Bob just died. He was about 11 years old. I heard that three dogs had been left for three weeks in an apartment in W. Virginia, and had been taken to the shelter. Two of them, small dogs, were adopted, but Bob, a homely hound around 40 pounds, was headed to the euthanasia room. I said I would take him. When it came time to load the truck to CT, there was no room for Bob. He might have ended up dead, except that the driver took a chance and put him on top of the crate right behind him so he could keep an eye on him.
For 13 hours, Bob didn’t move. He lay on top of that crate and looked out the front window, looked north all the way to CT. A foster had him for a few days, and I went down to get him, and he again looked north for the three hour trip. He ended up going to my friend’s farm, where he walked backwards into the house for the first few months. He was much loved, much cared for, and he lived another 7 years as her best buddy.
Rescue dogs aren’t always gorgeous, smart, spectacular – but they do seem to have some special qualities that those who haven’t suffered the same way just don’t have. I brought up about 3000 dogs and puppies in 10 years, and I spent every penny I made, and I wouldn’t give back one of them. I love rescue dogs.
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When I started in dog rescue, the lovely town of Greenville, SC had a 87% kill rate of the 21,000 dogs and puppies that came in every year. I got my Carolina and my first rescue dogs and pups there. I pulled 21 of them after they killed a little black hot-dog kind of dog I had my eye on. Carolina was my third pull – the local boarding kennel had been helping me but bailed when some dog got sick. I had to send Carolina and about ten other dogs to a vet for kenneling until the transport was coming. Carolina got a respiratory infection and almost died – the vet called me and yelled at me for sending them a sick dog. That’s when I realized that even to most vets in the south, shelter dogs were trash to be put in black garbage bags and taken to the landfill. This was the start of my nightmare.
More to come…
Did you ever wonder why funk and funky have the same root when they mean such different things? This keeps me up nights, along with wondering why so few humans spend any portion of their days trying to make the world a better place? This actually angers me, as I spend so much time and money I don’t have trying to save and rescue dogs, and then go on Facebook, and see dozens of selfies and whining about such trivial things. Yes, in my few, they are trivial; they may be meaningful to others, i get that. But when i ask for help, I get, “oh, I wish I could, but I can’t because of x, y and z.” That’s not helpful at all. It’s almost better to not say anything at all, rather than some excuse for inaction. I want to rant at people there, but people would think I’ve gone off the deep end and call the men with the butterfly nets to lock me up. So I spend as little time on social media as possible.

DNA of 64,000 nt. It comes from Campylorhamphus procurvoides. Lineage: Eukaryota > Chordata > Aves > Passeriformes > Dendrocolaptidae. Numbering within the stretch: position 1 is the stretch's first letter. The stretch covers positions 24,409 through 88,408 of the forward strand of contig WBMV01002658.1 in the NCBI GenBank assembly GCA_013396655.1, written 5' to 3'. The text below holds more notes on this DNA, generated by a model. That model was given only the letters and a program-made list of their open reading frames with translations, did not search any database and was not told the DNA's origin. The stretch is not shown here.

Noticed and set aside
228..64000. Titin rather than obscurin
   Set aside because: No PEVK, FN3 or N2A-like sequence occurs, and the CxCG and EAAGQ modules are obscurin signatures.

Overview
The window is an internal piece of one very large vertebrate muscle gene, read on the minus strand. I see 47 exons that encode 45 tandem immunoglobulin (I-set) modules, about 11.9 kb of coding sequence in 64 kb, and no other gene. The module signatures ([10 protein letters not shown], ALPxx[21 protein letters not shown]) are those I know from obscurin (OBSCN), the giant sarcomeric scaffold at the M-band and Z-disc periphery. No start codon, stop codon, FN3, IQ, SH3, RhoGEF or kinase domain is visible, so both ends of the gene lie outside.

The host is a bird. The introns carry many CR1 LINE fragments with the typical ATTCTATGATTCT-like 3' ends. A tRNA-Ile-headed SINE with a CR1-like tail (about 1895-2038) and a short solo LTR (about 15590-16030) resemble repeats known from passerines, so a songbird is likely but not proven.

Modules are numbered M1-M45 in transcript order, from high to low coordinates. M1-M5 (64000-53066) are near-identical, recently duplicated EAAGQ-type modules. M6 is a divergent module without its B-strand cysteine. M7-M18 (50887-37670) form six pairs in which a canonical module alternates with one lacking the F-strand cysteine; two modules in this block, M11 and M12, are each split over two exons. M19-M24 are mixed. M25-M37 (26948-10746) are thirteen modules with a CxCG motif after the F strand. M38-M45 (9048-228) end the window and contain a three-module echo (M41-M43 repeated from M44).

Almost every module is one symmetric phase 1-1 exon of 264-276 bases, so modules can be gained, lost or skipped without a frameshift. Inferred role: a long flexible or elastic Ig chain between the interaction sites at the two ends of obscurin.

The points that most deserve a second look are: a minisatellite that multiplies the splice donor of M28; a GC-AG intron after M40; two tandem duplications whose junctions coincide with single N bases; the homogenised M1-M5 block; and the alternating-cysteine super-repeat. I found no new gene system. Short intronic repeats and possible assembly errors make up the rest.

There is a blog I follow, Cold Feet Studio. She is very funny and has great jewelry tutorials on her site. She also gives away every penny she makes to charities. She doesn’t rant at people, either; rather, she just keeps making and selling and donating.
She has inspired me to do the same. I’ve been working very hard at my craft all summer so I can get good enough so people actually will buy my jewelry, cause I am following her lead about the charities. I may even open a little studio at my house so people can come up and buy when I’m working at home. I want to keep helping to rescue dogs, but I can’t take any more. This is a way for me to give something so I don’t feel so helpless all of the time.
Here is my etsy site.
September is always a tough month for me. I’m hanging on, getting ready for a few shows so I can hopefully make some sales to send some funds to some rescues I admire. Be well.